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January 5th, 2009:

Schools Need Drastic Measure

Updated on Jan 05, 2009 – SCMP

I refer to the letter by Adam Liu (“Drug tests not the solution”, December 29).

I am a Form Six student and I have never doubted the importance of teenagers’ privacy and other rights.

However, I do feel that the proposed compulsory drugs tests in schools may be the best solution.

Since I was a primary school student I have listened to innumerable talks and have been asked to join activities highlighting the dangers of taking drugs, but still some young people get involved with drugs.

It is the same with smoking.

We attended many talks on the dangers of tobacco, but some of my classmates have been smoking for two or three years.

What schools, the government and other organisations can do to combat this problem, is limited.

Most of my classmates who smoke are influenced by their families especially their parents.

Perhaps drug tests are too stringent and controversial, but this is the most effective way to deal with a worsening situation.

Ricky Wu Wing-kei, Sha Tin

Should The Full Smoking Ban Be Delayed?

Jan 5 2009 – SCMP

Hong Kong is still debating whether or not to extend the smoking ban.

The medical evidence is overwhelming in proving the effects smoking has on people’s health.

It is a filthy habit and you see cigarette butts discarded everywhere – on streets, beaches, even when you go to the countryside.

The problem is that in crowded public places where people are lighting up, non-smokers must endure second-hand smoke and this can adversely affect their health. I worked in an office in Sydney with two compulsive chain-smokers in the mid-1970s and still have a cough because of it.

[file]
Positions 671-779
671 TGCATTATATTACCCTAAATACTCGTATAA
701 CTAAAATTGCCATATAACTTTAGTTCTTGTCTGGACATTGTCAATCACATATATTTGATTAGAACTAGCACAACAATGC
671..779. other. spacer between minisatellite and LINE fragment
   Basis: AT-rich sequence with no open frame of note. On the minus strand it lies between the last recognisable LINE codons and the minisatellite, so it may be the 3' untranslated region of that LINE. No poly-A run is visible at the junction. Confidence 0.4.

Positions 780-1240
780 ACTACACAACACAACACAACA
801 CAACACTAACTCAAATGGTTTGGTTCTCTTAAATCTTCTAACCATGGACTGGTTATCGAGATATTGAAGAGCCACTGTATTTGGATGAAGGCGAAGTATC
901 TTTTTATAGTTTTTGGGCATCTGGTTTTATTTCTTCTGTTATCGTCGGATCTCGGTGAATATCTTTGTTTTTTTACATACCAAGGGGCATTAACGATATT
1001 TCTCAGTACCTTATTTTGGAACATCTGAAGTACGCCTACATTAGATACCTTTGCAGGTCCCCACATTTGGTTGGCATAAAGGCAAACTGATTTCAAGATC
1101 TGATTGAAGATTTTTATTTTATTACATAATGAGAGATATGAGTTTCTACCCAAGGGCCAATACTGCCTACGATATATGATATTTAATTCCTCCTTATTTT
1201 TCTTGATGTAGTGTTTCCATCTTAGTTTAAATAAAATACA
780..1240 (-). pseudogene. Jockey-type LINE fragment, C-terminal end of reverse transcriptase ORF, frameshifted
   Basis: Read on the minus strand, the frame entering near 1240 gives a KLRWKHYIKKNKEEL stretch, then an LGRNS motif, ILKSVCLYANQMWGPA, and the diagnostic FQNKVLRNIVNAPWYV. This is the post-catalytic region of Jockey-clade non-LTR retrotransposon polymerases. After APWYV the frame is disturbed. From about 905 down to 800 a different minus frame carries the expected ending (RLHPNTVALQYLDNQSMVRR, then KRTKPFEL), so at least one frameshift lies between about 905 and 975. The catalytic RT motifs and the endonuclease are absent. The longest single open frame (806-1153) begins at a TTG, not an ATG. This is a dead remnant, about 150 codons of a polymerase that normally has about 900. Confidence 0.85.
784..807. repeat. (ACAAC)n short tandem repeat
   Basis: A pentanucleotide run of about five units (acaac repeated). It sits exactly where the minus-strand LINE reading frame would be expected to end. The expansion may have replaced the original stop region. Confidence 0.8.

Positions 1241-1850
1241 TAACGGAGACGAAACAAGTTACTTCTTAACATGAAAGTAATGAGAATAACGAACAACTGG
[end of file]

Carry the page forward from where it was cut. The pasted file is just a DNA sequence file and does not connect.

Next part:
Chris H. H. Lim, Sydney, Australia

Should The Full Smoking Ban Be Delayed?

Jan 05, 2009 – SCMP

I write in support of Markus Shaw (Talkback December 29) and in response to Anthony Hedley (Talkback Dec 31), and James Middleton (Talkback December 30). I take exception to Professor Hedley’s description of Mr Shaw as “a self-styled environmentalist”.

As the head of the WWF in Hong Kong, Mr Shaw has a long and distinguished, and indeed successful, record as a defender of our environment.

The same cannot be said in my view of the Clear the Air lobby, which apparently includes Professor Hedley and Mr Middleton. These self-appointed guardians of clean air in Hong Kong have failed us. Hong Kong air is filthy and gets worse daily. No doubt the inevitable reply to this letter will be full of backslapping, self-congratulatory statistics, but just look out of the window. Perhaps it is time for new guardians?

Instead, certain members of the Clear the Air lobby have concentrated their efforts on imposing their will upon people’s lifestyle choices relating to smoking. I agree that those who do not want to eat, drink or travel with smokers should not be bound to do so.

This has now been achieved. But I also agree with Mr Shaw when he says “enough already”. It is time to move on to the issues that are really destroying our environment and to address the interests of those who do smoke.

Mr Middleton says that “less than 12 per cent of Hongkongers are daily smokers”. That is a very significant number of people. Their choices should be provided for, and allowing smoking bars has gone some small way to achieving this.

Mr Middleton further says that “there is no right to smoke in the Basic Law”. There are numerous legal activities for which no “right” is provided in the Basic Law – for example, the right to own and drive private motor vehicles, which quite apart from noise pollution and physical danger, overwhelmingly pollute the atmosphere far more than tobacco smoke.

I would invite members of the Clear the Air lobby to assure the public, through these columns, that they no longer intend to drive or travel in these polluting private motor vehicles but will instead take public transport and thus by their example begin to eradicate vehicular pollution.

However, I rather doubt that the lobby members would be prepared to do this. That would be to interfere with their freedom of choice.

Robert Whitehead, Stanley